Monday, November 16, 2009

Black-throated Green Warbler

Today a picture of a Black-throated Green Warbler, taken last week in Parque Natura in Xalapa, where this species is an abundant winter resident. This bird is an adult male, as evidenced by the entirely black throat and breast, heavily veiled with thin white tips. The thin white feather tips are part of the fresh fall plumage of adult males, and wear off in the course of the winter, when the entire throat and breast turn a solid black. The bill, here with some brown along the gape, will also turn completely black during winter. Immatures show more brown on the bill.

This species is of course far more common than its sister species, the Golden-cheeked Warbler, which I will be looking for in Central America once again this winter. My field crew will be visiting Honduras and Costa Rica in search of them. Costa Rica is really outside the known wintering range for this species, yet records exist for that country. We will attempt to describe 25 mixed warbler flocks in Costa Rica, in hopes of encountering maybe a few goldencheeks if we're lucky. We will be seeing far more Black-throated Green Warblers, a common winter resident there also. The adult males of both species are distinctive and easily separated. At the other end of the plumage spectrum, immatures of these two species - especially immature females - are quite similar. When given good views, even these plumages are separable in the field, for the upperside of even the drabbest goldencheek will still be darker than that of any black-throated green, while the auricular patch on the latter species is never present on a goldencheek. The eye line of goldencheeks is always more pronounced than on black-throated greens. The vent of any goldencheek is pure white, while black-throated green always shows a yellow wash in that area, fainter in some individuals. With care, they can be separated.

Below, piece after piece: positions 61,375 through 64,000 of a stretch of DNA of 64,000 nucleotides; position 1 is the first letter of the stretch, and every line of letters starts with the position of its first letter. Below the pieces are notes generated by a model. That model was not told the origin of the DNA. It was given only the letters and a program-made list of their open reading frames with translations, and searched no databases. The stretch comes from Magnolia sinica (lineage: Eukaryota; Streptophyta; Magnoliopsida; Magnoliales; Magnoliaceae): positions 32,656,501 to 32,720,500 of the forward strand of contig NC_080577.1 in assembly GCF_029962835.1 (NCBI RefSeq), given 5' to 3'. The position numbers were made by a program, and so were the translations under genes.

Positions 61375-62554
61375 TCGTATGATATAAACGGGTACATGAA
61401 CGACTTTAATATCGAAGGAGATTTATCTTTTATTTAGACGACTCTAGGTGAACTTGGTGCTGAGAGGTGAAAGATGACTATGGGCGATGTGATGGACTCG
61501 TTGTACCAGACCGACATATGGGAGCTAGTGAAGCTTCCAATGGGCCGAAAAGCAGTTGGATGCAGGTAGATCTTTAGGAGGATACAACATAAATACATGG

It's possible that some Costa Rican records of Golden-cheeked Warbler pertain to misidentified Black-throated Green Warblers, and it's also possible that goldencheeks do winter in very small numbers in that country. I know we will be searching for a needle in a haystack, but that should make it all the more rewarding if we do find one, or some.

My visit to Parque Natura was not to look for Black-throated Green Warblers, but for the endemic Hooded Yellowthroat, said to occur there in open, brushy situations. Bob Straub's bird finding guide to Veracruz states that the species is more easily found there in spring and summer, when the males advertise territories. Still, I thought I'd give it a try, after having dipped on the Burrowing Owls the week before. This was another species I had never seen before. After many hours of searching I did eventually find a female, which came out of the brush briefly upon spishing, long enough for satisfying looks but not long enough for an actual photo. It was accompanied by a Wilson's Warbler, which was more cooperative.

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